Monday, January 16, 2006

IN MY VIEW: New Jersey Smoking Ban is Simply Wrong

I'll be honest. I've had enough of this "It's a step in the right direction" nonsense. To me, bad public policy that is not justified from a public health perspective is not a step in the right direction. It's precisely a step in the wrong direction.

Take the case of Vince Rennich. He's a 47-year-old casino floor worker who has lung cancer due to what he claims is 25 years of heavy exposure to secondhand smoke, which he describes as working in "a modern-day coal mine." "A good majority of the time, I'm surrounded in a cloud of smoke," he said.

Rennich can thank the New Jersey legislature, governor, and public health advocates for the fact that he will not be protected from secondhand smoke exposure and neither will thousands and thousands of his co-workers, thanks to an exemption in the state law that resulted from politicians and public health advocates cowering down to the casino lobby in the state.

And take the case of Alan Angeloni. an Atlantic City restaurant owner. His establishment is located just two blocks from the casino strip, and while customers in his facility will not be able to smoke, they will be able to smoke at any of the 12 nearby casinos.
"Do you know how many conventioneers eat here and come out to the setting a bar to smoke afterward?," he asked. "You can kiss them goodbye, now. They won't even leave the casino."

The New Jersey smoking ban fails not only because it fails to protect thousands of casino workers from a hazard that is apparently bad enough to warrant a complete ban on smoking in bars, restaurants, and virtually all other workplaces, but also because it fails to provide a level playing field for all businesses in the state. It will, therefore, almost certainly result in economic harm for some unlucky establishments, not only tarnishing the law's implementation but setting a precedent of harm that will make it even more difficult to pass legitimate public health policies to protect workers in the future.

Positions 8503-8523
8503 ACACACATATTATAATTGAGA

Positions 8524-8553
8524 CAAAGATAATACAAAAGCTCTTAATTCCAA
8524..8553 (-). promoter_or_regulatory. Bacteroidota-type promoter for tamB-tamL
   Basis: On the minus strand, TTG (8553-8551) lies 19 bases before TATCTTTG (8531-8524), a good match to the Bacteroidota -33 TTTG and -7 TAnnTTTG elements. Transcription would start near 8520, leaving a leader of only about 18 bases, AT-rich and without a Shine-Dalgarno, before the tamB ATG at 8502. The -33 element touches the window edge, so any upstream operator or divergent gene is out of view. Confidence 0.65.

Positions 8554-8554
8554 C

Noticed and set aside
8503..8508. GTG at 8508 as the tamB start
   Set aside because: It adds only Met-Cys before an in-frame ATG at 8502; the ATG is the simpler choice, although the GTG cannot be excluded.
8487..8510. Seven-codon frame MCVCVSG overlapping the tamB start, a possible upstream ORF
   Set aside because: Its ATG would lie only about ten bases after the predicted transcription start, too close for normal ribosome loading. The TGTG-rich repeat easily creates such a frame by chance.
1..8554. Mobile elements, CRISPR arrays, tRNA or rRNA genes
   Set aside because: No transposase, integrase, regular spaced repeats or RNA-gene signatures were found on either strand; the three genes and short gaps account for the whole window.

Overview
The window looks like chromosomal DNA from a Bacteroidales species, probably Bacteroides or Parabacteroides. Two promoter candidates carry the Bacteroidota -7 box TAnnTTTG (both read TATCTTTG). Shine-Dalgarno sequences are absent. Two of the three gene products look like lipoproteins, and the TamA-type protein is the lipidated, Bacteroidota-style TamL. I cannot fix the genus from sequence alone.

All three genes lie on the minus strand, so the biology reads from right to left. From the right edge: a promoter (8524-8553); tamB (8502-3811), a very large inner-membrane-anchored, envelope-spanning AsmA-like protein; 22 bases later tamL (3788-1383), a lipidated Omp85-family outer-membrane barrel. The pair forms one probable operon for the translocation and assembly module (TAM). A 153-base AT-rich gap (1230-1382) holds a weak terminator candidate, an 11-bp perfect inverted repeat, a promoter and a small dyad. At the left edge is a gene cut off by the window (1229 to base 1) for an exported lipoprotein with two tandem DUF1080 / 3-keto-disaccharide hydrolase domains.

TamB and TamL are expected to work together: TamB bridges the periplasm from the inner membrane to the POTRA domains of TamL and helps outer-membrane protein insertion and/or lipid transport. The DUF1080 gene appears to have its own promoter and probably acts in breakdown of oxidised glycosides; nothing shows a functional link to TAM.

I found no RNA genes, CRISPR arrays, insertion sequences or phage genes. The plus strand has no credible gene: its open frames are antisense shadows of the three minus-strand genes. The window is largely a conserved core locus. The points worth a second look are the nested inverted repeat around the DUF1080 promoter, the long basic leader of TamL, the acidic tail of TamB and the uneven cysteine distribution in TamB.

And perhaps the worst thing is that this policy is almost certainly going to make health conditions worse in the casinos. There is almost no question that this policy is going to result in more people smoking, or spending more time smoking (or both) in the casinos. As a result, secondhand smoke exposure among casino workers is going to increase, and so are the health effects.

There is a basic tenet we have in medicine, which I think should apply equally to public health: "First, to do no harm." In other words, a public health policy should not protect some people at the expense of severely harming the health of others.

The New Jersey smoking ban violates this basic tenet of public health and medical practice. It is almost certainly going to harm casino workers. I find it unacceptable and inappropriate that the promised health benefits for other state workers is going to come at the expense of the health of casino workers. That's not fair, not just, and not justified in my opinion.

The argument that the legislature will revisit this issue and remove the exemption next year is also unacceptable. If the policy is bad enough that policy makers are already talking about amending it, then it should not have been passed, or supported by public health advocates, in the first place!

And the reality is that the legislature is not going to amend this law any time soon. Experience from across the nation demonstrates that state-level smoke-free laws are almost never strengthened in any reasonable period of time. Promising to revisit the issue is a vain promise that public health advocates can simply not back up, based on loads of experience in other states. It's insincere at best, and a false promise at worst.

And for Vince Rennich and thousands of people like him, it's simply not fair. This attempt at a rational public health policy failed. It's simply wrong, and public health advocates should never have cowered down to the casino lobby for purely political reasons. I don't think that should be in our job description as public health practitioners. Either have the courage to stand up for and fight for what you believe in, or sit down.

Or to put it another way, either start swimming, or get out of the water!

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